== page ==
On the 7th
of November Paul Mason, an author and former broadcaster on BBC’s Newsnight
programme and on the Channel 4 news, wrote an article in the Guardian newspaper
titled: “Bond traders, Trots and Mumsnetters must unite against Farage’s mob”. The gist of the article was about the rise of
right-wing populism and the danger it poses through its’ mass movement founded
on hate, as seen in Donald Trump’s racist rallies. In the UK UKIP is
threatening to gather 100,000 supporters outside the Supreme Court on 5
December when the appeal hearing starts on the Brexit judgement.
The backdrop to the Supreme Court hearing is the judgement previously passed by the High Court stating that the Government must offer MPs a vote on the terms of Article 50. The Government has maintained all along that it does not have to consult with MPs because the result of the referendum in May is all that is needed for it to go ahead with Brexit.
in his article, states that left-wingers who are: “Anti-racists, globalists and believers
in the virtues of science over mumbo-jumbo are still winning elections…” but progressive politics is being drained of its
resilience. While the left is capable of fighting back Paul Mason makes clear that the “effort is going to exhaust us unless we
become more radical”. The fight back, he claims, is the responsibility of
the left to orchestrate through “an
alliance of bond traders, Trots and Mumsnetters”.
left-wing feminist mother Mumsnetter this article, to me, was a ‘call to arms’ to
stand up for the values and norms that protect our children’s rights and
freedoms. Put simply, I don’t want my daughter growing up in a society where
right-wing populism touting the language of racism and xenophobia coupled with
knee-jerk reactions that command stupid headlines in right-wing newspapers is
the staple everyday lingo and mind set.
I have blogged about this in a post which describes my
experience of living in a country where the judiciary is not independent. There
is no way that I would want my daughter growing up in similar circumstances.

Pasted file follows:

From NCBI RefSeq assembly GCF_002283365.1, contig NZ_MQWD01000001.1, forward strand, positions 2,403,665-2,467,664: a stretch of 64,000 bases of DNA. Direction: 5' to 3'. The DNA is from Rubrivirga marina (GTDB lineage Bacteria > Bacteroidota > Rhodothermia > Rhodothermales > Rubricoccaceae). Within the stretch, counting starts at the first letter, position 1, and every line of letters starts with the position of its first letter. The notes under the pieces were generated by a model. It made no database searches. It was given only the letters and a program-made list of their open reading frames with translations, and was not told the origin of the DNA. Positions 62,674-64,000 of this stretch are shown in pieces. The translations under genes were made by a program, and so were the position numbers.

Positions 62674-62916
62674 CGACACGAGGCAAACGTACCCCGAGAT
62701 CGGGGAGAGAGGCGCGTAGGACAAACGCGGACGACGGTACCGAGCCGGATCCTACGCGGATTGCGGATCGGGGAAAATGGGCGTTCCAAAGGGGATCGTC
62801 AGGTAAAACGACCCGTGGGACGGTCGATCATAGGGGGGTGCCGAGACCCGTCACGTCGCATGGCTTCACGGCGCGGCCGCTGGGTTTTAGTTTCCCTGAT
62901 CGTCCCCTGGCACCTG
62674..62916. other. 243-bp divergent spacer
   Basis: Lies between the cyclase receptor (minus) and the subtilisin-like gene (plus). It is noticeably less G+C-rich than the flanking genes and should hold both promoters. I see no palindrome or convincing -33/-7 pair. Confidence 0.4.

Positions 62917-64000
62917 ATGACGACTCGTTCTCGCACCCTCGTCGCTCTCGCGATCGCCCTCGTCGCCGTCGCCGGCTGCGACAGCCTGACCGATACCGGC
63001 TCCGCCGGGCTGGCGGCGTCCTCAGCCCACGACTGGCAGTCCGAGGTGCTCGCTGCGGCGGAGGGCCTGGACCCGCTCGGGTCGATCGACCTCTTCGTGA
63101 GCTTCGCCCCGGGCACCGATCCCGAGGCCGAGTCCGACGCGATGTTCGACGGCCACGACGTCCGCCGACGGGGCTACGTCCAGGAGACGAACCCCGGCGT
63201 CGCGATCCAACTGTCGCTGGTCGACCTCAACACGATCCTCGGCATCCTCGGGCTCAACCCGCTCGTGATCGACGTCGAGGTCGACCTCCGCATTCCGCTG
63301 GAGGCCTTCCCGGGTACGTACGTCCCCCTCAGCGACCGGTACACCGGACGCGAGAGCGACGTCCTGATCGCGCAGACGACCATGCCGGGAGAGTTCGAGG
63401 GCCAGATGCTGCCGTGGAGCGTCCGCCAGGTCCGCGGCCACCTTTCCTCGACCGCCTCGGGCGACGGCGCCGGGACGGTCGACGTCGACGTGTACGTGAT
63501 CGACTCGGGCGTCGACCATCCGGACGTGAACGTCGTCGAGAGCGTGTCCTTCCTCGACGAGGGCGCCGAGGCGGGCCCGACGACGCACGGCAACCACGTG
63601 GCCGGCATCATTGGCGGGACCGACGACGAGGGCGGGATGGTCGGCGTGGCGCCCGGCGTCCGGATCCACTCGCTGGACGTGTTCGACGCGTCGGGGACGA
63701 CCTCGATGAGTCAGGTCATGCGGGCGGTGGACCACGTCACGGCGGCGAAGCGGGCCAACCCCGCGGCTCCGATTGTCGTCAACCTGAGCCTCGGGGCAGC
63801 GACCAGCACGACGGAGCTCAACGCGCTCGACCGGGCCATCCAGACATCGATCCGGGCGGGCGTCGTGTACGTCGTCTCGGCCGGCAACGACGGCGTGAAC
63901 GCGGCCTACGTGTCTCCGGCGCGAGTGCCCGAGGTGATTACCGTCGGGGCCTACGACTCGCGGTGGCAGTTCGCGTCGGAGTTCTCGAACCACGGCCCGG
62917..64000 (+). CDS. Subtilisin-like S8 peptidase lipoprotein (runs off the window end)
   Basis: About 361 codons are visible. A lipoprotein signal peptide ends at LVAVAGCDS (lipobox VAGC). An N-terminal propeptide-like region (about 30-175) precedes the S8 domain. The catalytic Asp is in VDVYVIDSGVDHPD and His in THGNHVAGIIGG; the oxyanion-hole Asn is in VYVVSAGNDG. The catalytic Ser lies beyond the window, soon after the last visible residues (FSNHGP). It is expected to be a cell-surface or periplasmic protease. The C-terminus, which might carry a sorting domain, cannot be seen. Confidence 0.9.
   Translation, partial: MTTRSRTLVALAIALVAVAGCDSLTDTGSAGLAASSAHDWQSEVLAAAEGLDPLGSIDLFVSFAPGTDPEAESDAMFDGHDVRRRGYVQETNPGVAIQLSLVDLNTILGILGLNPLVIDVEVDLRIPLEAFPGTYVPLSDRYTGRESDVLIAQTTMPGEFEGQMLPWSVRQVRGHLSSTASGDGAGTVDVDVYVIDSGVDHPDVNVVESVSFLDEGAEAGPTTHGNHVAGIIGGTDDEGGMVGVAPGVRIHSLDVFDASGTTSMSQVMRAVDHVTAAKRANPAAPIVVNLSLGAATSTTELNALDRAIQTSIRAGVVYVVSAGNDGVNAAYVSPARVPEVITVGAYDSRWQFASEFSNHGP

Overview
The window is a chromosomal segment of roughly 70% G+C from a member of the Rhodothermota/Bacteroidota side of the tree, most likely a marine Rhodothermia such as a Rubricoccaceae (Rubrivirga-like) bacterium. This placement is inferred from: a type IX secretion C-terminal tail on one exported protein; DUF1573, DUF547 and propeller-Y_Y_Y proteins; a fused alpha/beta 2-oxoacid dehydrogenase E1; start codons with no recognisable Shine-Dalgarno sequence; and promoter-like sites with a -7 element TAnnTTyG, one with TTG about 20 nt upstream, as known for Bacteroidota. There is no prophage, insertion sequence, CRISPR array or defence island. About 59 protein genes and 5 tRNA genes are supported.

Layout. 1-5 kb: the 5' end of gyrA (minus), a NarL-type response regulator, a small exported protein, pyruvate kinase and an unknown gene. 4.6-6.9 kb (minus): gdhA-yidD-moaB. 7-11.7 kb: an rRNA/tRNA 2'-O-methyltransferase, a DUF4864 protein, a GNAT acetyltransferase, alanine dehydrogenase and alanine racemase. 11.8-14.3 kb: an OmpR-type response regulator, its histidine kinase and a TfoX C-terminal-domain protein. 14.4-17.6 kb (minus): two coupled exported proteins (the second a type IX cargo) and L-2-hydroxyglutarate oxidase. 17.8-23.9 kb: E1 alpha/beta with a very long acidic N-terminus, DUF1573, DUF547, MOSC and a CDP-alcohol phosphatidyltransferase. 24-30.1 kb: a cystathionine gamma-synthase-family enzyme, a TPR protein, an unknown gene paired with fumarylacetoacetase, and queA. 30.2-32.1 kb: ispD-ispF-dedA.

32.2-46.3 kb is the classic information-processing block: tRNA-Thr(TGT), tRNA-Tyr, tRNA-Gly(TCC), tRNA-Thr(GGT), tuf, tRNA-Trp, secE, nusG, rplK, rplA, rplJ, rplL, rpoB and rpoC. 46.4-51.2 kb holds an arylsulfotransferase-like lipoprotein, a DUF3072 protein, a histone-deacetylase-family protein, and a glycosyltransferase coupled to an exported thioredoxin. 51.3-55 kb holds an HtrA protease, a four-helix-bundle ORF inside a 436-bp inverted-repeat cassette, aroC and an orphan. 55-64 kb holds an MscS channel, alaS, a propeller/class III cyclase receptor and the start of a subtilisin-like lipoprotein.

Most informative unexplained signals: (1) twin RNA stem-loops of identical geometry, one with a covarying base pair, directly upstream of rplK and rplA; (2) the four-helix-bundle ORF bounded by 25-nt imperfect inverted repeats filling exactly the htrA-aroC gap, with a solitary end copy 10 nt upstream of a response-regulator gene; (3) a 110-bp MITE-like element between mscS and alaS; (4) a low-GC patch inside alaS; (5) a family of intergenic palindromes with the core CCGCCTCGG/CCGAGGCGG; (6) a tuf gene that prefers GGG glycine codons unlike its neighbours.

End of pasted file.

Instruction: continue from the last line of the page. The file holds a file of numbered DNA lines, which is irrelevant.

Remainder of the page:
writes about the momentum behind people like Trump and Farage that comes from
populism that is “moving fast”. The
left needs to catch up and the first priorities are to make a “rhetorical break with neoliberalism”.
associated features of neoliberalism are: “the doctrine of austerity, inequality,
privatisation, financial corruption, asset bubbles and technocratic hubris.”
Given the way austerity has been pursued it has become easy for the
right to claim it as a necessary way of life so that, among other reasons, our
children aren’t saddled with national debt when they are older. Paul Mason,
however, states that “It is entirely
possible to construct a humane pro-business version of capitalism without these
Back in 2014 I authored a chapter in a book titled:
‘Mothering in the Age of Neoliberalism’. My chapter was called: ‘Austerity and
Gender Neutrality: The Excluding of Women and Mothers from Public Policy in the
UK’. I provided an analysis of the impact of austerity cuts in the UK on
mothers. Much of women’s economic prosperity and ability to access services has
been reshaped in accordance with a neoliberal framework that disregards women’s
wellbeing and autonomy in society.
Despite much evidence that points to how our
lives have been made poorer materially by austerity the feminization of poverty
has continued through benefit cuts, welfare caps and the withdrawal of various
Neoliberalism is presented as a ‘no
other option’ scenario when, in actual fact, it is a choice made by elected
leaders. Austerity places more pressure on women, especially mothers who are
I haven’t had a pay increase in my public sector job
for 7 years now. A ‘no option’ austerity package plays into the hands of
right-wing populism by allowing them to create and dominate a political space
that crowds out respect for women’s rights and establishes a political culture
in which it’s fair game to be sexist and racist.
Paul Mason ends his article by pointing out that the left
needs to become populist and offer an alternative narrative and way forward.
This is critical, he states, due to the collapse of the “extreme centre”.
A key part of this left populism should be about mother
centric policies such as childcare and adequate social care because it is
largely women, many of them mothers themselves, who look after children and
older parents through unpaid labour. Mothers need an education system that is
less about grades and more about education in a broad sense, a rational social
based housing policy, better paid jobs and security of work. We want safe
spaces for our children through an adequate provision of leisure and play
There is much for mothers to collaborate around. Political
capital does lie with us to reclaim political space and values.
Paul Mason concludes by stating that: “If Nigel Farage leads 100,000 people to intimidate the
Supreme Court, I intend to be on the other side of a police crash barrier
opposing him. I don’t want to be flanked by only my anti-fascist mates from 30
years ago: I want to see an alliance of the left and the radical centre on the
streets. That means bond traders from Canary Wharf, arm in arm with
placard-carrying Trots. Masked-up Kurdish radicals alongside Mumsnet posters. Eighty years on from
Cable Street, we don’t have many dockers and miners around, to help face down
rightwing intimidation. Puny as we are, it’s up to us”.
MUMSNETTER I WILL BE THERE & I HOPE TO SEE OTHER MOTHERS THERE TOO.